Neither Verlen nor Valerie described their trip from the Churchill River through Frog Portage and the Sturgeon-Weir River and lake system to the town of The Pas. I looked at the chore of trying to describe it by working backwards through the descriptions in One Incredible Journey for the 1971 trip or The Ultimate Canoe Challenge for the 1981 trip but since I am only following them, not trying to tell their story, I decided just describe their route as shown on the 1971 trip map and take to my virtual helicopter.
The map shows in order from north to south Frog Portage (Verlen said it had a good trail), Lindstrom Lake (text) or Manawan Lake (map)?, Wood Lake, Pelican Narrows, Mirond Lake, the Sturgeon-Weir River, Amisk Lake, more river then Sturgeon Landing on Cumberland Lake, the lake and then the river to its confluence with the Saskatchewan River. Time out while I fly their route to The Pas...
Verlen in Newsletter Number 6 December 1986: "Early in the morning of September 9, we departed The Pas, Manitoba, paddling side by side in our solo Sea Wind canoes down the Saskatchewan River...We enjoyed the novelty of downstream paddling for the next one and one half days knowing that it would be the last until we reached the Wabash River at Fort Wayne, Indiana...(maybe wrong, as I will demonstrate later) It may sound strange but in the first six months and 5,000 miles, we have paddled less than 300 miles downstream.
The Saskatchewan River widens out into Cedar Lake and Cross Lake. It is about 100 miles across these lakes. They are the backwater of a huge dam at Grand Rapids, Manitoba. Here the water spills into Lake Winnipeg and flows out the north end to go down the Nelson River to Hudson Bay. But we went the other way. It took us 10 1/2 days to go nearly 300 miles across Lake Winnipeg to the Winnipeg River.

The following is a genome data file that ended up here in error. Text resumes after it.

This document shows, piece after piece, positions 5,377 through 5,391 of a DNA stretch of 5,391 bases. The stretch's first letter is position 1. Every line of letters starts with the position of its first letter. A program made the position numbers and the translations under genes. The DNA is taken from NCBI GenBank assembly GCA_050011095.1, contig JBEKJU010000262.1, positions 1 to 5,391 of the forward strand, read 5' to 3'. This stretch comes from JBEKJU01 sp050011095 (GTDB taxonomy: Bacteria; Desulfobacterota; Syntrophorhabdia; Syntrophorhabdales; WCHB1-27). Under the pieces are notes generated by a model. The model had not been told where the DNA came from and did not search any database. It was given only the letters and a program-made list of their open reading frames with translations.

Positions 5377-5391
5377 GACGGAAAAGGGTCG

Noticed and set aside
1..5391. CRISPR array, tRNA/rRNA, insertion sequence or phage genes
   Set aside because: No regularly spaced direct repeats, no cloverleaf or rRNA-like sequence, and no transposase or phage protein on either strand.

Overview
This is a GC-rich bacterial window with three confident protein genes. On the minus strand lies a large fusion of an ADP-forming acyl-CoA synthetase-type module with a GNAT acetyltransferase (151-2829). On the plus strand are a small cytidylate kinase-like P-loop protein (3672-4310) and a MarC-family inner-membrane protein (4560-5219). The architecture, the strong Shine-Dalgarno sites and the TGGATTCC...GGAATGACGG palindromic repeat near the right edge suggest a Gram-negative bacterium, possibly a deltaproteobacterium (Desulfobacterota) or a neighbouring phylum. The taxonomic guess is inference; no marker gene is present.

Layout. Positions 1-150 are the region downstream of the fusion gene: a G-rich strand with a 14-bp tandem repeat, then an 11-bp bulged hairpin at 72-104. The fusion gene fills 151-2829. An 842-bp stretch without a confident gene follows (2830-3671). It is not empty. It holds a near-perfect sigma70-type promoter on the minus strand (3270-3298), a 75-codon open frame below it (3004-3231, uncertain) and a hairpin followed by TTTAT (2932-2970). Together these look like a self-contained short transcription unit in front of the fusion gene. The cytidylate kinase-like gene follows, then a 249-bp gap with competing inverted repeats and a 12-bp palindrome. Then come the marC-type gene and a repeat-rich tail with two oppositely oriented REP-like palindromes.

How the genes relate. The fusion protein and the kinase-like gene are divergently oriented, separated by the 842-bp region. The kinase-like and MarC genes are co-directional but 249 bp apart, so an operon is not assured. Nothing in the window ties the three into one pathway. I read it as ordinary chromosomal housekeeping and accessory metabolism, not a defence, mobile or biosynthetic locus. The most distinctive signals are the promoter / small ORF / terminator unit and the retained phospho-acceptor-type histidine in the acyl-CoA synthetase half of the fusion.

On September 24 we started up the Winnipeg River. There are eight dams in the 180 miles from Lake Winnipeg to Kewatin. It is beautiful canoe country. There is a government boat lift into Lake of the Woods at Kewatin but it was closed. Lake of the Woods, with its thousands of islands and 80 miles across would be an easy place to get lost. To complicate matters we had a heavy fog all one morning. We watched our compass very closely and had no problems......we started up the Rainy River...it was high this year. We had to line our canoes about 50-feet around he main drop on Lone Rapids and make a short portage on the right at Manitou Falls." They are now in Rainy Lake.
I am starting to get nostalgic as I tap out these words for the Krugers are about to paddle the exact same waters (if not the same water) that my brother John and two fraternity brothers from the Colorado School of Mines paddled in two 18' wood and canvas canoes 38 years earlier. It was 1948, 15 years before Verlen even paddled a canoe for the first time.
The Krugers are paddling down Rainy Lake to the twin cities of Fort Francis, Ontario, and International Falls, Minnesota. We paddled up Rainy Lake but instead of going into the Rainy River we headed north upstream through a series of lakes and straits and rapids for two weeks to a five mile portage over the Height of Land. Sounds just like what the Krugers had been doing. They lined up a rapids and portaged another to get into Rainy Lake and we waded our canoes up a rapids to get out of Rainy Lake.
I decided it was time to enlist my seagull system and follow our 1948 canoe trip in memory of brother John and Ken Matheson, who have been gone for many years, and in honor of Ned Wood who sends me political and patriotic Emails every so often and an annual Christmas letter about his 9 kids and their families.
I used Digital-Topo-Maps.Com and followed up Rainy Lake to the Manitou River system of rivers, lakes, straits, rapids and portages to the ghost town of Gold Rock at the head of a 5 mile portage across the Height-of-Land. Things have changed in 62 years but it is still almost all wilderness. There is a marina at the rapids where we first had to portage and roads cross our our route in a couple of places. Gold Rock still looks abandoned. Lake Wabigoon leading up to Highway 17, the Trans-Canada Highway, still looks wild.
I think I spotted what we named "Slimey Island", a wet, rocky, inferior campsite in Lake Wabigoon to which we returned all beered up after an afternoon at an Official Province of Ontario "Purveyor of Beer" by a Hudson's Bay Store in the hamlet of Dinorwic on Highway 17.
I then seagulled upstream over the Wabigoon River to the portages to Long Lake and the Turtle River, which in 1948 we followed all the way back to Rainy Lake, shooting rapids (no PFDs) and portaging around falls. In the process I crossed roads that weren't there in 1948.
Although I choked up a couple of times, I'm glad I did it.
Next: Through the Boundary Waters to Lake Superior.